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. Last Updated: 07/27/2016

Moscow: U.S. Can't Veto Trade With Iran

Russia dismissed Thursday Washington's threat to impose new sanctions over arms sales to Iran, a hot topic in U.S. presidential elections, and said Moscow alone would choose its trade partners.

Foreign Minister Igor Ivanov, speaking in Poland after a two-day visit, made no direct reference to Moscow's decision to drop a 1995 deal with the United States under which it was to end sales of conventional weapons to Iran.

But he made clear Moscow would stand for no interference in pursuing its trade interests, dismissing a U.S. list including Iran among states alleged to sponsor terrorism along with Cuba, Iraq, Libya, North Korea, Sudan and Syria.

In Moscow, Defense Minister Igor Sergeyev said Russia would observe international law and never supply Iran with weapons of mass destruction.

"Russia bases its acts on close adherence to its international commitments, also in the case of Iran. We will continue to do so," Ivanov told reporters in response to a question about the deal.

Sergeyev said: "We fulfill all international requirements on nonproliferation of weapons of mass destruction."

Neither man mentioned the ruptured deal with Washington.

Officials also remained silent on reports that sanctions might be forthcoming after Ivanov told U.S. Secretary of State Madeleine Albright of Russia's intention to renounce the deal — four days before the still unresolved U.S. election.

The deal, signed in 1995 by U.S. Vice President Al Gore and former Prime Minister Viktor Chernomyrdin, barred Russia from signing new contracts for Iranian purchases of conventional weapons.

Interfax, quoting unidentified sources, said Russia's renunciation of the deal was linked to "positive changes in Iran's internal political situation."

The sources said the United States had violated the accord by publicly disclosing its terms and referred to supplies of U.S.-made arms acquired by Taliban authorities in Afghanistan, viewed by Moscow as a source of destabilization in the region.

Russia this month overhauled its arms export structures to try to boost revenues in competitive markets.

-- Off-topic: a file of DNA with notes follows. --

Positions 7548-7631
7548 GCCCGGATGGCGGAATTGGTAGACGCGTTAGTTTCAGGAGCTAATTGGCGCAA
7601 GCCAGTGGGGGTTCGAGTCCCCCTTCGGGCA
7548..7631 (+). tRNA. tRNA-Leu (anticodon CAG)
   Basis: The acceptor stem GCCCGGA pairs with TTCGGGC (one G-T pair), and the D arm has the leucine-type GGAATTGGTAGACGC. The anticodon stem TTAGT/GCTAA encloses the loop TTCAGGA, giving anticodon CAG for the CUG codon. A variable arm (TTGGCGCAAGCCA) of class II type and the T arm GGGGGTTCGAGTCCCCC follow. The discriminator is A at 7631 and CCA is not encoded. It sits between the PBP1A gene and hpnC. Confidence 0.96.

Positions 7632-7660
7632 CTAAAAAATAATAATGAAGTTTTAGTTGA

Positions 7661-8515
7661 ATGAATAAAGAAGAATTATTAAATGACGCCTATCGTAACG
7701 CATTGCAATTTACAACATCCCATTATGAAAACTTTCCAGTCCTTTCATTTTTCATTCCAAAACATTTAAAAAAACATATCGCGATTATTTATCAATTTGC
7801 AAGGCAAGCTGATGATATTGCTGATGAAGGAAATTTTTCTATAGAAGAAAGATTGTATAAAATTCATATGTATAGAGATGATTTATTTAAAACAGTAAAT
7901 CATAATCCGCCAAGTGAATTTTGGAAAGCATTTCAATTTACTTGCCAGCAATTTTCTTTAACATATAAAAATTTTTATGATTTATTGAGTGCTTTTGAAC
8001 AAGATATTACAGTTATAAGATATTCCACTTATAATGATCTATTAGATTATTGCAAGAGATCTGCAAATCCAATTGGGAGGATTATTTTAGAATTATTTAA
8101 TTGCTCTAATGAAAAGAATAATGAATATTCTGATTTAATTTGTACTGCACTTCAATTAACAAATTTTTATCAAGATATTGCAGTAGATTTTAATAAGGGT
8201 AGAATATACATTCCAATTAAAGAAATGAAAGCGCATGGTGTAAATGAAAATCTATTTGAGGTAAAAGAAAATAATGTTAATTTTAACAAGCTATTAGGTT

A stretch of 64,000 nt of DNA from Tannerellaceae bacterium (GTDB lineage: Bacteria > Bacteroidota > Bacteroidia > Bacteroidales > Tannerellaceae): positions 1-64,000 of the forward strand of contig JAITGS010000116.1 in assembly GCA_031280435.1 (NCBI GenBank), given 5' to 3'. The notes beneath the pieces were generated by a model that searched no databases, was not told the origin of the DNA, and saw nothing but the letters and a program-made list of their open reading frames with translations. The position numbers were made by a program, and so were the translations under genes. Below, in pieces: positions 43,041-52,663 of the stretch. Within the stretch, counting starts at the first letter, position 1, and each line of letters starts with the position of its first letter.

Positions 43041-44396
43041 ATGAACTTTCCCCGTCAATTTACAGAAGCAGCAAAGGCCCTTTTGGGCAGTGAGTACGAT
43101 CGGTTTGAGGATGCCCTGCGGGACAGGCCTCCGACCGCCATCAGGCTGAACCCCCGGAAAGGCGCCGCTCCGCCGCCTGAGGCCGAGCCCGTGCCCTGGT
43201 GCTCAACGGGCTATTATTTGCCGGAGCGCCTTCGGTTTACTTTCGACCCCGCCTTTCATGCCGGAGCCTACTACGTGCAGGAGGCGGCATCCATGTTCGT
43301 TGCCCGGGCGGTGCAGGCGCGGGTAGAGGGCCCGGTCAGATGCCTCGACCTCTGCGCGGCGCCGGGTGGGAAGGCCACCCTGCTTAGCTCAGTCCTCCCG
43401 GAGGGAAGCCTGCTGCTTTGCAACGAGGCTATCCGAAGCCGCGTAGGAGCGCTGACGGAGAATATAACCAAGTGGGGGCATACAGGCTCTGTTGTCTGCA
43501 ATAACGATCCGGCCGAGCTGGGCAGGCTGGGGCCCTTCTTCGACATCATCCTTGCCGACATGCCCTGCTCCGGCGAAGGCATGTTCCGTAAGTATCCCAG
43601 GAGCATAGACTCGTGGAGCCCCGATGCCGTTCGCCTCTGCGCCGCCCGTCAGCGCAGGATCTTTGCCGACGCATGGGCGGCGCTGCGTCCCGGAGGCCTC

At stake are frozen contracts and expansion into big new deals. Tehran is interested in assembling Russian hardware under license, like the MiG-29 fighter and T-72C tank.

Members of the State Duma said the move reasserted an independent foreign policy.

"Observing this agreement no longer serves our interests and any attempt to impose sanctions would be groundless under international law," Konstantin Kosachev, deputy head of the Duma's foreign affairs committee, said.

  • In Warsaw, where Ivanov's trip marked the first visit by Russia's top diplomat in four years, Russia and Poland took the first steps Thursday toward ending a decade of mutual mistrust and flagging economic relations between the former Cold War allies.

    Ivanov, who met with Polish counterpart Wladyslaw Bartoszewski, said the talks had brought the countries closer to a new chapter in mutual relations, which have been tense ever since Poland shed communism in 1989 and escaped Moscow's domination.

    Polish diplomats said that Ivanov's trip indicated that Moscow had come to terms with Poland's NATO entry last year and was trying to attach itself to Poland as a future member of the European Union.

    Ivanov said that an improved political atmosphere should translate into big economic deals for the two countries, such as the planned construction by gas giant Gazprom of a large pipeline to Western Europe across Poland.

    Poland has reservations about the project because the pipeline will bypass Ukraine, Warsaw's strategic ally. Russia has accused Ukraine of stealing gas from pipelines that run through its territory.

    "This will be Poland's sovereign decision. It is good if we have a deal. But we have alternative solutions," Ivanov said.

    Neither official commented on Gazprom's controversial addition of fiber-optic cable to the pipeline, which is of sufficient capacity to potentially seize all telecommunications traffic between Russia and Western Europe.